The Gascogne declares bankruptcy

Photo: Jacques Demarthon Agence France-Presse
The market of confectionery from luxury living difficult moments, but an immediate closure of the business is an unexpected decision, according to the union.

The Pâtisserie de Gascogne, which is home to several shops in the greater Montreal area, has declared bankruptcy after 60 years of business activities.

 

Some of the employees and the union have been informed on Wednesday evening that the locks had been changed in the seven branches and the production plant would be closed from 4 hours in the night.

 

According to the workers ‘ Union, united food and commercial (UFCW), approximately 175 employees have lost their jobs in the shops and in the factory of production.

 

In a note posted on the door of the Westmount branch, online social networks, it was learned that the company is ” in the obligation to put an end to [his] operations for commercial reasons “.

 

It is written that The Gascogne will be “closed until further notice” in the same message, signed by the company president, Jean-Michel Cabanes.

 

No compensation to the workers

 

After the full-time union official assigned to the case, Pierre Plante, the bankruptcy trustee MNP is already responsible for liquidating the assets.

 

According to Mr. Plant, the company would have the intention to pay the last week of pay from 25 December to 3 January, but no other compensation will be paid.

 

“There are employees who have not taken a vacation, who have five weeks of vacation, accumulated sick leave, it will go into bankruptcy,” said the representative of the UFCW.

 

According to Pierre Plante, who follows the record of The Gascogne during the past 10 years, the market of confectionery from luxury living times quite difficult, but he never expected an immediate closure.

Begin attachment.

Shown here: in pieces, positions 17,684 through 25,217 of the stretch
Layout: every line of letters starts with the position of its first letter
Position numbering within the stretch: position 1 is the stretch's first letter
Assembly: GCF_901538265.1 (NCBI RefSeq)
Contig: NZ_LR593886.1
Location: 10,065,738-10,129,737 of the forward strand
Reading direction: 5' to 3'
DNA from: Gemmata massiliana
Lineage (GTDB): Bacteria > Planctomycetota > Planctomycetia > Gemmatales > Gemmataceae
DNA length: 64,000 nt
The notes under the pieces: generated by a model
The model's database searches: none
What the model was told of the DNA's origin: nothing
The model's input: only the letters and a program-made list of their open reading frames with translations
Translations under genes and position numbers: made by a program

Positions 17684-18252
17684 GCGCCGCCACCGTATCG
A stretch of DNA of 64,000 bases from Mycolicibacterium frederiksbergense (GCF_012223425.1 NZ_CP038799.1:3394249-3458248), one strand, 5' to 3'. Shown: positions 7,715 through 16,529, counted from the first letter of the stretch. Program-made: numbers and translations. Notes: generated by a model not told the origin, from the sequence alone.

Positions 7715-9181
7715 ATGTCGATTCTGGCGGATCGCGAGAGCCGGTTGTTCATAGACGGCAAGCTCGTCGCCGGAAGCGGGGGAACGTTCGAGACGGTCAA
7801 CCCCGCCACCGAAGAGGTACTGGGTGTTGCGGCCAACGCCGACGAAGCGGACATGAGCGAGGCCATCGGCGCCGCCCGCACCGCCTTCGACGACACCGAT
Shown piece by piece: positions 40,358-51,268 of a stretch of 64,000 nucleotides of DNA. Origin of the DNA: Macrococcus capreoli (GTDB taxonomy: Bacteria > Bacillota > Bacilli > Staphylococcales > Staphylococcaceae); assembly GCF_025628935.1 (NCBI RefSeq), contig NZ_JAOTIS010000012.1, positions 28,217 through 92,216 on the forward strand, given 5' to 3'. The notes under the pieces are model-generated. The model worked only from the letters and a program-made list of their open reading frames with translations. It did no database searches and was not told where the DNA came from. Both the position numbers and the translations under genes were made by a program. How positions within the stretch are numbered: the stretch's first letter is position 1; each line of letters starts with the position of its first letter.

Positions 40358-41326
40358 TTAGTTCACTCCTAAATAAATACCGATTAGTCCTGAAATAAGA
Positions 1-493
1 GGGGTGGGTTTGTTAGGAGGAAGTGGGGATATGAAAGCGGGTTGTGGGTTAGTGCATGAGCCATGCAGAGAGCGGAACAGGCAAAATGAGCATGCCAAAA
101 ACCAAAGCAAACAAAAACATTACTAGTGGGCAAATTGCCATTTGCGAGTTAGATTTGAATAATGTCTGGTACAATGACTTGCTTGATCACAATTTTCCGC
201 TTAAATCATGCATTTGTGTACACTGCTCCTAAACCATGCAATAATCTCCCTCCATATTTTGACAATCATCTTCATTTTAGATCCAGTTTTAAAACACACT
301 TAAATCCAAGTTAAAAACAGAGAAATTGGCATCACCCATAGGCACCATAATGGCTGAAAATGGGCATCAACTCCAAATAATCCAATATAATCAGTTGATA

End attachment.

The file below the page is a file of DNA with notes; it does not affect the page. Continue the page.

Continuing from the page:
“Between Christmas and new Year’s Day, someone saw the owner Jean-Michel Cabanes to empty her bureau and that has worried people. When we called, nobody said it was going to close, we were told that it was ” business as usual “, said Mr. Plant, adding that he had a “good relationship” with the company was founded in 1957.

 

Of the approximately 175 employees, about 40 % had regular jobs. The hourly wages ranged between the $ 11.25 and $20.

 

Because of the bankruptcy, the employees no longer even have access to their personal locker. They must wait for instructions from the trustee to recover them.

 

Employees in mourning

 

An employee reached by The canadian Press says that he learned the news by a message from his superior, who told him not to come to work, because the doors would be locked and the locks changed.

 

“We saw no harbinger. Even our director of sales had not been informed. Everything is closed and there is no possibility to enter, ” said the one who worked for the bakery for six years.

 

The latter feared to live through difficult times, without income, in the course of the next few weeks. He said, however, more worried for his older colleagues who are approaching retirement age.

 

“It is not obvious to assume to pay the rent and everything. Close like that, without notice, it is clearly a hit below the belt “, he commented.

 

The young man said he saw the co-owner, Anne-Marie Cabanes, visit the shop a few times in the past few weeks.

 

“We would have had to feel that it was coming, but it has not been felt,” he concludes.

 

Misunderstanding

 

Several of the fired workers gathered, Thursday, to withstand the shock and ” grief “.

 

“It was crying a lot. The managers of the shop were very affected because they have not even had the opportunity to tell us in person and they were very close to employees “, described another employee in the position for only a few months.

 

She is concerned for the mothers who must provide for the needs of their children and the sick people who have lost their insurance-related business.

 

“We live mostly of lack of understanding. Why it is like that ? Everyone can understand that a company living problems, ” laments she.

 

According to the information published on the web page of the company, the patisserie was founded in 1957 by Francis and Lucy Huts, which would have immigrated to Quebec in 1952.

 

Today, Jean-Michel and Anne-Marie Cabins that have taken over the family business, as indicated in the Register of companies of Quebec.

 

The direction of the Patisserie Gascogne has not responded to interview requests from The canadian Press.

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